333a. Astragalus Nuttallianus var. Nuttallianus
Thinly strigulose with fine, appressed or subappressed hairs up to 0.4—0.65 (0.7) mm. long, the herbage dark green, the leaflets glabrous above; stems (0.2) 0.5-3 (4) dm. long; leaves 2-6 (7.5) cm. long, with (7) 11-19 (23) linear- oblong, oblong, oblong-cuneate, or ovate-cuneate, retuse or truncate-emarginate, or in some lower leaves obcordate leaflets (2) 4-14 (17) mm. long; peduncles 2-7 (8.5) cm. long; racemes subcapitately (1) 2-6 (7)-flowered, the axis not or scarcely elongating, not over 8 (10) mm. long in fruit; calyx (3.5) 3.7-5.4 mm. long, thinly strigulose with black, mixed, or white hairs, the pallid or sometimes purplish tube 1.3-2.4 mm. long, 1.3-1.8 mm. in diameter, the lanceolate or Unear-lanceolate, herbaceous teeth (1.7) 1.9—3.2 mm. long; petals reddish- or amethystine-purple with a pale, striate eye in the banner, drying violet; banner (4.3) 4.8-7.3 mm. long, (2.6) 3.4—5.5 mm. wide; wings 4.7—6.7 mm. long; keel (3.8) 4.3-5.8 mm. long, the claws (1.4) 1.7-2.2 (2.4) mm. the lunately half-elliptic blades 2.5-3.6 (3.9) mm. long, 1.3-2.2 mm. wide, incurved through 80—95° to the acutely triangular or sharply deltoid, erect or porrect apex; pod declined, deflexed, or spreading and incurved-ascending, sessile, (1.2) 1.6-2.6 cm. long, (2) 2.4—3.5 mm. in diameter, nearly straight or gently incurved, but if curved usually only in the lower fourth and nearly straight thereafter, at first compressed-triquetrous but often becoming tetragonous when fully ripe, the valves glabrous, the septum complete, 1.3-2 mm. wide; ovules 10-16.—Collections: 147 (xi); representative: A. & R. Nelson 1016 (SMU, TEX); Bush 1019 (ND, NY); Cory 55,695 (SMU, WS); Ruth 12 (NY, SMU, WIS); Shinners 9265 (OKLA, SMU), 10,972, 14,218, 18,547 (SMU); Ripley & Barneby 4123, 11,057, 11,066 (CAS, RSA).
Prairies, stony or sandy pastures, roadsides, and open pine or oak woods, mostly below 2000 feet, in various types of light and heavy soils, perhaps most abundant on limestones, widespread and locally very common from northeastern and northcentral Oklahoma and western Arkansas south to southern Texas (Duval, Jim Wells, and San Patricio Counties), west in Oklahoma to the south west corner of the state and in Texas to Nolan County and the Edwards Plateau in Sutton and Uvalde Counties, east in Texas almost to the Sabine River, but rare and scattered on the Coastal Plain.—Map No. 149.—March to June.
Astragalus Nuttallianus (Thomas Nuttall, 1786-1859) A. DC., Prod. 2: 289. 1825, a substitute for A. micranthus (small-flowered) Nutt. in Jour. Acad. Philad. 2: 122. 1821 (non Desv., 1814).—"On the plains of Red River," and cultivated in the garden of the University of Pennsylvania.—Holotypus, labeled by Nuttall "Astragalus * Nuttallianus. Red River.,"PH! isotypi, G, K, and labeled "Arkansa, Nuttall.," BM, K, NY!—Tragacantha micrantha (Nutt.) O. Kze., Rev. Gen. 941. 1891. Hamosa Nuttalliana (A. DC.) Rydb. ap. Small, Fl. S.E. U. S. 1332. 1903.
Astragalus Nuttallianus var. enneajugus (with eleven pairs of leaflets) Jones, Contrib. West. Bot. 8: 22. 1898.—"Prairies of the Brazos, Tex., March 1844, Lindheimer... "—Cotypi, MO Nos. 17,072, 17,073, MO!
Astragalus Nuttallianus var. quadrilateralis (four-sided, of the pod) Jones, Contrib. West. Bot. 8: 22. 1898.—"Northwestern Arkansas from Canehill to Fort Gibson, on damp prairies, June 1835, Engelmann ... Indian Territory, Butler 1875 ... "—Lectotypus, Engelmann s. num., MO No. 17,074, MO!
The typical variety of small-flowered milk-vetch, var. Nuttallianus, is easily recognized by its consistently retuse or at least truncate-emarginate leaflets of a dark green color, by the calyx with its short, pale or purplish tube and long, slender, green teeth sometimes nearly as long as the banner, and by the glabrous pod commonly curved at base and straight thereafter but sometimes straight throughout. Apart from trivial variations in stature and orientation of the stems, it is perhaps the most constant and best characterized phase of the species. The pod varies in direction according to the attitude of the stems, being declined or deflexed from erect peduncles and spreading or incurved-ascending from procumbent branches. In Texas it is associated in places with var. trichocarpus, distinguished by pubescent pod, and var. pleianthus, differing in leaflet-shape and slightly larger flowers, and also with A. leptocarpus which it resembles closely in many ways, although easily separated by its much smaller flower and shorter pod containing 5-8 and not (9) 10-13 pairs of ovules or seeds.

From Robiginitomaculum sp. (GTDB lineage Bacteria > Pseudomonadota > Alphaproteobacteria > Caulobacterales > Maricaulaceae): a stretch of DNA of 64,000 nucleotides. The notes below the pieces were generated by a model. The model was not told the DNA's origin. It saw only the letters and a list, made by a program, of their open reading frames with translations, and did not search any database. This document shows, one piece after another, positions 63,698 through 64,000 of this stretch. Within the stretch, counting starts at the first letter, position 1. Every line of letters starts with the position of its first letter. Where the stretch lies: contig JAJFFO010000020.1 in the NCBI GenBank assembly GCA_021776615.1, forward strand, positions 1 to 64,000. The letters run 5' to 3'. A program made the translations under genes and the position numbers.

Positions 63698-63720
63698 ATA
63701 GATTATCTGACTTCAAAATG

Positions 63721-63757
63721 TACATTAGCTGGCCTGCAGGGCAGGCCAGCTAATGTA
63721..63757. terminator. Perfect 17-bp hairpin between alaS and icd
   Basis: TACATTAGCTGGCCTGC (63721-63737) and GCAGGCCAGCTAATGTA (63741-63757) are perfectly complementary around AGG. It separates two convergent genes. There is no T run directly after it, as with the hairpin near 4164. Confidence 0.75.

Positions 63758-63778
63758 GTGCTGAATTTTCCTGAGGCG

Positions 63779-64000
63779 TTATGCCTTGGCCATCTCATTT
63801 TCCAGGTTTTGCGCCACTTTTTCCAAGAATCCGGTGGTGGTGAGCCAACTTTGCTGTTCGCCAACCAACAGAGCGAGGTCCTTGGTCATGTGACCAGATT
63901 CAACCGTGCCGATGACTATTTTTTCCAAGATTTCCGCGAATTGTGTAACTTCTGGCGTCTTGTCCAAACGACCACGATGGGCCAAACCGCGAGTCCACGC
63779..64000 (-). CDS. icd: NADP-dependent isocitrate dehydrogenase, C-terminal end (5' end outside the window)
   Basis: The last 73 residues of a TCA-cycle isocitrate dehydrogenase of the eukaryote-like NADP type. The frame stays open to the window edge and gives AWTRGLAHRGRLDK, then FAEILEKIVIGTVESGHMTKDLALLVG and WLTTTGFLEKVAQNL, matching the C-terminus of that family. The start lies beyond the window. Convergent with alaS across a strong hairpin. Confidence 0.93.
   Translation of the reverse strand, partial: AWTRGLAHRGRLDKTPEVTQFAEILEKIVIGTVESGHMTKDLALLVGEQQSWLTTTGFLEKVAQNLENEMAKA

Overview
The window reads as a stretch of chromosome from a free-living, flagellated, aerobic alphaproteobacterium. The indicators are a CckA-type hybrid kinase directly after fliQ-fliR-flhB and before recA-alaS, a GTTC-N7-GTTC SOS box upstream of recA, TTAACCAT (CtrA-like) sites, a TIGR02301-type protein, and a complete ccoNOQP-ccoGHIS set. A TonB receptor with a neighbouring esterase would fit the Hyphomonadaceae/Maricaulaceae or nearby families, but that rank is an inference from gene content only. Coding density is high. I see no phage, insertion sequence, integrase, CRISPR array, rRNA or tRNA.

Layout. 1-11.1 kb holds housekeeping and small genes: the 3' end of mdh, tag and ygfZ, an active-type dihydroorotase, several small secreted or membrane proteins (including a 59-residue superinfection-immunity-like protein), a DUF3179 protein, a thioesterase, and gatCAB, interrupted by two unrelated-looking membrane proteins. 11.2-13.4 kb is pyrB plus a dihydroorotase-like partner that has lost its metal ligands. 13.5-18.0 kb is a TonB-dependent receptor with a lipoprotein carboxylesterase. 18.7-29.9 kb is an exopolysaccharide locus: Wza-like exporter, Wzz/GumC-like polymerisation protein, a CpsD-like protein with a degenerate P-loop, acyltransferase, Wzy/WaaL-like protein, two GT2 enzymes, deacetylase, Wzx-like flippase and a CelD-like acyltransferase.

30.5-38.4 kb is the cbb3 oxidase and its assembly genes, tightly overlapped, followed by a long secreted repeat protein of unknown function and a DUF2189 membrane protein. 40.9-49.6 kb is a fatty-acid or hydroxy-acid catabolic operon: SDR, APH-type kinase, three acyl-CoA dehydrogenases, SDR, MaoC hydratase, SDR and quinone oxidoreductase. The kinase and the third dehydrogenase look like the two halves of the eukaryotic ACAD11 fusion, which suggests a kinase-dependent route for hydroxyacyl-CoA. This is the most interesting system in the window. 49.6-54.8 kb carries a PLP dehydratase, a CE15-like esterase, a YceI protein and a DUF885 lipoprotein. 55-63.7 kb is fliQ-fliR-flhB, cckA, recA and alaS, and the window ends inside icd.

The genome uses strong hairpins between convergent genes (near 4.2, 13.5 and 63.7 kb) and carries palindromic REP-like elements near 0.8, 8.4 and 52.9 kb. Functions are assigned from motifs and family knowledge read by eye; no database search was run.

As already pointed out by Rydberg (1927, p. 325), the epithet Nuttallianus was misapplied by Jones (1923, p. 270) to a complex of western forms corresponding with our vars. imperfectus, micranthiformis and austrinus, and the substance of the variety treated as vars. enneajugas and quadrilateralis. Both of these varieties were based on characteristic examples of var. Nuttallianus, the typus of var. enneajugas being a rather robust specimen in flower, that of var. quadrilateralis a specimen bearing ripe fruits which had become, as happens normally, distended by pressure of the expanding seeds and bluntly tetragonal.
The variety has been reported from Arkansas since early times, but I have no exact record of locality. Nuttall’s plant at New York is labeled simply "Arkansa," and the one at Philadelphia "Red River"; they may have originated in the southwest corner of the state. The type- locality of var. quadrilateralis was given as being in Arkansas, but Canehill lies only a few miles east of the Oklahoma line (in western Washington County) and Fort Gibson some forty miles west of it, on the Arkansas River. Likewise Fort Towson, although in Arkansas Territory when visited by Leavenworth, is situated in present-day Oklahoma (Choctaw County) and not in Arkansas as said by Rydberg (1927, l.c.).